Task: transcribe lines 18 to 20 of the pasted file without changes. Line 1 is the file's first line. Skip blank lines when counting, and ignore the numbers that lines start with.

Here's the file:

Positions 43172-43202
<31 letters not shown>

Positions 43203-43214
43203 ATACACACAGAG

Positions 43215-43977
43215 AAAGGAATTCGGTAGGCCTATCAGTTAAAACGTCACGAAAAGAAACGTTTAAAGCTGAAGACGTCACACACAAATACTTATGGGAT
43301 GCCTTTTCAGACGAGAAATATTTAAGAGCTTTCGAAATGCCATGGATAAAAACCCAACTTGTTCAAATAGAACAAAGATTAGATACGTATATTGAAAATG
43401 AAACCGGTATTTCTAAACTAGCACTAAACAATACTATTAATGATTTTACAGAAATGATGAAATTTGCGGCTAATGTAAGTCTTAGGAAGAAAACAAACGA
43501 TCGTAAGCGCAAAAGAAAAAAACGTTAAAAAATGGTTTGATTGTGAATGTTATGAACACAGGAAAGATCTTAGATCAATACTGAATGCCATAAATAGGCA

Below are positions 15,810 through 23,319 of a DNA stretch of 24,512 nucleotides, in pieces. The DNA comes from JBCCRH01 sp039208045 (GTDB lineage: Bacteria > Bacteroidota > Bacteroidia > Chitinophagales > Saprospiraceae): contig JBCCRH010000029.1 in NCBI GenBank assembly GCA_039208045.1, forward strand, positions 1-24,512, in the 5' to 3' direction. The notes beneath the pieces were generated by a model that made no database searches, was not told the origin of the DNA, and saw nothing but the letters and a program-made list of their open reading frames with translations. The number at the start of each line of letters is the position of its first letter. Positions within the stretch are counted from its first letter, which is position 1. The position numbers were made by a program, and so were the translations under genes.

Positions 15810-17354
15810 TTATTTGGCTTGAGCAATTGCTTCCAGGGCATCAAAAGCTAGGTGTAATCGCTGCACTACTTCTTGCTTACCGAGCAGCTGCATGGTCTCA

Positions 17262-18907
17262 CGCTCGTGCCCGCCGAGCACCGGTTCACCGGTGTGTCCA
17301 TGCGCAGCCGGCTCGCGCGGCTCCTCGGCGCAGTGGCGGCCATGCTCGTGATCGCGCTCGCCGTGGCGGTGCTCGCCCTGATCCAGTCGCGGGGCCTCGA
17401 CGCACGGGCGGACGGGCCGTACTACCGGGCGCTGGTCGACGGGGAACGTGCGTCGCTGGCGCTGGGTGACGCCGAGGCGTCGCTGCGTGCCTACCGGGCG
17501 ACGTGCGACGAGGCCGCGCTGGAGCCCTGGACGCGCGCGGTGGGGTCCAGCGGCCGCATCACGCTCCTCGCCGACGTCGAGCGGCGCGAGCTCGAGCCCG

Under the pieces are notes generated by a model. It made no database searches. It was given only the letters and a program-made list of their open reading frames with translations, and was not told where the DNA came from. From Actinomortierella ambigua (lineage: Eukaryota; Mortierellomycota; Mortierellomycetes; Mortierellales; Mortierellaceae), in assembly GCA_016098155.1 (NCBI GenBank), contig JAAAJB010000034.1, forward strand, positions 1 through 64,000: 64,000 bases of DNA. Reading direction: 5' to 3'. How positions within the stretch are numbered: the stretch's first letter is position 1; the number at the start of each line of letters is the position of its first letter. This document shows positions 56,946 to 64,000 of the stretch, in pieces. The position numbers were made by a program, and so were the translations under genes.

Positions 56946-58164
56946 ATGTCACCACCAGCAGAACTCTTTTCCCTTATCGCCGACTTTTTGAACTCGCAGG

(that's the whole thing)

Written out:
Under the pieces are notes generated by a model. It made no database searches. It was given only the letters and a program-made list of their open reading frames with translations, and was not told where the DNA came from. From Actinomortierella ambigua (lineage: Eukaryota; Mortierellomycota; Mortierellomycetes; Mortierellales; Mortierellaceae), in assembly GCA_016098155.1 (NCBI GenBank), contig JAAAJB010000034.1, forward strand, positions 1 through 64,000: 64,000 bases of DNA. Reading direction: 5' to 3'. How positions within the stretch are numbered: the stretch's first letter is position 1; the number at the start of each line of letters is the position of its first letter. This document shows positions 56,946 to 64,000 of the stretch, in pieces. The position numbers were made by a program, and so were the translations under genes.

Positions 56946-58164
56946 ATGTCACCACCAGCAGAACTCTTTTCCCTTATCGCCGACTTTTTGAACTCGCAGG